Display Settings:

Format

Send to:

Choose Destination
See comment in PubMed Commons below
Nature. 2009 Jan 22;457(7228):475-9. doi: 10.1038/nature07664.

Anticipatory haemodynamic signals in sensory cortex not predicted by local neuronal activity.

Author information

  • 1Department of Neuroscience, Columbia University, New York, New York 10027, USA.

Abstract

Haemodynamic signals underlying functional brain imaging (for example, functional magnetic resonance imaging (fMRI)) are assumed to reflect metabolic demand generated by local neuronal activity, with equal increases in haemodynamic signal implying equal increases in the underlying neuronal activity. Few studies have compared neuronal and haemodynamic signals in alert animals to test for this assumed correspondence. Here we present evidence that brings this assumption into question. Using a dual-wavelength optical imaging technique that independently measures cerebral blood volume and oxygenation, continuously, in alert behaving monkeys, we find two distinct components to the haemodynamic signal in the alert animals' primary visual cortex (V1). One component is reliably predictable from neuronal responses generated by visual input. The other component-of almost comparable strength-is a hitherto unknown signal that entrains to task structure independently of visual input or of standard neural predictors of haemodynamics. This latter component shows predictive timing, with increases of cerebral blood volume in anticipation of trial onsets even in darkness. This trial-locked haemodynamic signal could be due to an accompanying V1 arterial pumping mechanism, closely matched in time, with peaks of arterial dilation entrained to predicted trial onsets. These findings (tested in two animals) challenge the current understanding of the link between brain haemodynamics and local neuronal activity. They also suggest the existence of a novel preparatory mechanism in the brain that brings additional arterial blood to cortex in anticipation of expected tasks.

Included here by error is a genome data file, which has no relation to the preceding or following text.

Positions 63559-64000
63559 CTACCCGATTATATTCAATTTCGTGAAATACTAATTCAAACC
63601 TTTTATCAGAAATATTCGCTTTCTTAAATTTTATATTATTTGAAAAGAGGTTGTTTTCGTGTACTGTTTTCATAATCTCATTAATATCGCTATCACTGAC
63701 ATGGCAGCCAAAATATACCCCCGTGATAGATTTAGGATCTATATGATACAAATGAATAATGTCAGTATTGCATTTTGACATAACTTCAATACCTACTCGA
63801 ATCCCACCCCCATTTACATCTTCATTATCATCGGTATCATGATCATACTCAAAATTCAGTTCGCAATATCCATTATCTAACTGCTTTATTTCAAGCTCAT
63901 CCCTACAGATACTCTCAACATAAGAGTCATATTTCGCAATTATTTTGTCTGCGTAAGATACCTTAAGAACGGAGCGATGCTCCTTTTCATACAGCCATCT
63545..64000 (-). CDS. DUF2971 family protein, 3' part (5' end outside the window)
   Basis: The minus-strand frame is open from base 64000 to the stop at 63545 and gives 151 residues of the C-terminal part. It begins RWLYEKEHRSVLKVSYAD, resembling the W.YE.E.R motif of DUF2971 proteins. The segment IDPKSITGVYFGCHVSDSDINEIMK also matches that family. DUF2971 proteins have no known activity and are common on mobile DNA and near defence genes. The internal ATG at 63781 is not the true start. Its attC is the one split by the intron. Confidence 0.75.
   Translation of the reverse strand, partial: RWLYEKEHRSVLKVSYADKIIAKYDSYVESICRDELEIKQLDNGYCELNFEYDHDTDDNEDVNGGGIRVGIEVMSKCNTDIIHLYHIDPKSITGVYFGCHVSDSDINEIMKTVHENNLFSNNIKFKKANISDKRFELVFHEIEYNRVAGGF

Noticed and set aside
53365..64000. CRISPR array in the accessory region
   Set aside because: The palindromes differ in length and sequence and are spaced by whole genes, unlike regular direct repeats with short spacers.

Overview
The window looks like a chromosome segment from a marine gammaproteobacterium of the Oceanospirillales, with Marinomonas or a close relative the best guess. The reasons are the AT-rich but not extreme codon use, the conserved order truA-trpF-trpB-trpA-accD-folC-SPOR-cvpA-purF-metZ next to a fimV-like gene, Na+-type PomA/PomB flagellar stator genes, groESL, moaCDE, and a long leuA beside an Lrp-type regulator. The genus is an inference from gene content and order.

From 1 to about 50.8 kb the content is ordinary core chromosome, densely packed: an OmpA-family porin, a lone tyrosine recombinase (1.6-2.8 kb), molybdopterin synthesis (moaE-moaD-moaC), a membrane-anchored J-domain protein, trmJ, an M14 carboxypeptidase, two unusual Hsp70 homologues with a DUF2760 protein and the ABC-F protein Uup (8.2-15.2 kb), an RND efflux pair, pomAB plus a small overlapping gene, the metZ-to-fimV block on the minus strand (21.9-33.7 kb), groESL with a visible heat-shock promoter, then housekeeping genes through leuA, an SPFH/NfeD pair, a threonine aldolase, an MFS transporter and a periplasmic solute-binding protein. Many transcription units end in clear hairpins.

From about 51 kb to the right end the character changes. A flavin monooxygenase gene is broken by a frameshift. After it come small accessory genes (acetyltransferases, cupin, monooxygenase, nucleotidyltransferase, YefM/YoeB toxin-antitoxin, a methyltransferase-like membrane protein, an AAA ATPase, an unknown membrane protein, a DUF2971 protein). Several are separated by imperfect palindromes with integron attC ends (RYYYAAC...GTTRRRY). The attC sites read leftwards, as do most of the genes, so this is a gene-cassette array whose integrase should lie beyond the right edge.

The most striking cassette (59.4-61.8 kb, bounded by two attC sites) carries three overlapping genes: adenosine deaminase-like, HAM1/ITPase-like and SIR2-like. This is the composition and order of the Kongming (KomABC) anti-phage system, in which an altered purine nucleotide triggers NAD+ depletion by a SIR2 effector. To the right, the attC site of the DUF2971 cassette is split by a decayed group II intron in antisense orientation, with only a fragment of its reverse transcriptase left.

Comment in

PMID:
19158795
[PubMed - indexed for MEDLINE]
PMCID:
PMC2705195
Free PMC Article

Images from this publication.See all images (4)Free text

Fig 1
Fig 2
Fig 3
Fig 4
PubMed Commons home

PubMed Commons

0 comments
How to join PubMed Commons

    Supplemental Content

    Full text links

    Icon for Nature Publishing Group Icon for PubMed Central
    Loading ...
    Write to the Help Desk